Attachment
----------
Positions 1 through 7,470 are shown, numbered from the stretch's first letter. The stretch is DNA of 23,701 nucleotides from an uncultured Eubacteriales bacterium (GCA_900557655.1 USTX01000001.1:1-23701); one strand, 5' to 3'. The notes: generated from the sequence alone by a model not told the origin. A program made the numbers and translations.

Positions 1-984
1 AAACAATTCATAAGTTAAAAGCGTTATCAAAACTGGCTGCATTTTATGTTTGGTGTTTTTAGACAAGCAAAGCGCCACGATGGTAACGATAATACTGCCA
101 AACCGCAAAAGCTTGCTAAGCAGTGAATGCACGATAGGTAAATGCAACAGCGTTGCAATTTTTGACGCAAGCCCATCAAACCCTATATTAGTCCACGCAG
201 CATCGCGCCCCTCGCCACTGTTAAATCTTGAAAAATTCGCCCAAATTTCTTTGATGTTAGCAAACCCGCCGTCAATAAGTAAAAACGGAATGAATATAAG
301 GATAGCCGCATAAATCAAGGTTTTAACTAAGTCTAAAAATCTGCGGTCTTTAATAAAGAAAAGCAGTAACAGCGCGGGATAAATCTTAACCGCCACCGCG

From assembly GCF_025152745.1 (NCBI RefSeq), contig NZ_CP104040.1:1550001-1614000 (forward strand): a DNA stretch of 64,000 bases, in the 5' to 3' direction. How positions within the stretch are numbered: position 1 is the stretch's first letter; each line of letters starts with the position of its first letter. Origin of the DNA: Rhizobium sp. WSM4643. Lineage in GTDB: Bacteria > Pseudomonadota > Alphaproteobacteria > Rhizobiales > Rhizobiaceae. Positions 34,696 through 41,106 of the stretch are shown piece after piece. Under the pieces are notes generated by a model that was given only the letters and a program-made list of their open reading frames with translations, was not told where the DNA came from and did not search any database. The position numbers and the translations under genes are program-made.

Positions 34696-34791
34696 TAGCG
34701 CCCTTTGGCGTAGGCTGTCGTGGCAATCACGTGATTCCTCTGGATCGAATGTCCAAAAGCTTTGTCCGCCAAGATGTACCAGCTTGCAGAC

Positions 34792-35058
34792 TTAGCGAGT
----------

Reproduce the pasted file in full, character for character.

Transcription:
Positions 1 through 7,470 are shown, numbered from the stretch's first letter. The stretch is DNA of 23,701 nucleotides from an uncultured Eubacteriales bacterium (GCA_900557655.1 USTX01000001.1:1-23701); one strand, 5' to 3'. The notes: generated from the sequence alone by a model not told the origin. A program made the numbers and translations.

Positions 1-984
1 AAACAATTCATAAGTTAAAAGCGTTATCAAAACTGGCTGCATTTTATGTTTGGTGTTTTTAGACAAGCAAAGCGCCACGATGGTAACGATAATACTGCCA
101 AACCGCAAAAGCTTGCTAAGCAGTGAATGCACGATAGGTAAATGCAACAGCGTTGCAATTTTTGACGCAAGCCCATCAAACCCTATATTAGTCCACGCAG
201 CATCGCGCCCCTCGCCACTGTTAAATCTTGAAAAATTCGCCCAAATTTCTTTGATGTTAGCAAACCCGCCGTCAATAAGTAAAAACGGAATGAATATAAG
301 GATAGCCGCATAAATCAAGGTTTTAACTAAGTCTAAAAATCTGCGGTCTTTAATAAAGAAAAGCAGTAACAGCGCGGGATAAATCTTAACCGCCACCGCG

From assembly GCF_025152745.1 (NCBI RefSeq), contig NZ_CP104040.1:1550001-1614000 (forward strand): a DNA stretch of 64,000 bases, in the 5' to 3' direction. How positions within the stretch are numbered: position 1 is the stretch's first letter; each line of letters starts with the position of its first letter. Origin of the DNA: Rhizobium sp. WSM4643. Lineage in GTDB: Bacteria > Pseudomonadota > Alphaproteobacteria > Rhizobiales > Rhizobiaceae. Positions 34,696 through 41,106 of the stretch are shown piece after piece. Under the pieces are notes generated by a model that was given only the letters and a program-made list of their open reading frames with translations, was not told where the DNA came from and did not search any database. The position numbers and the translations under genes are program-made.

Positions 34696-34791
34696 TAGCG
34701 CCCTTTGGCGTAGGCTGTCGTGGCAATCACGTGATTCCTCTGGATCGAATGTCCAAAAGCTTTGTCCGCCAAGATGTACCAGCTTGCAGAC

Positions 34792-35058
34792 TTAGCGAGT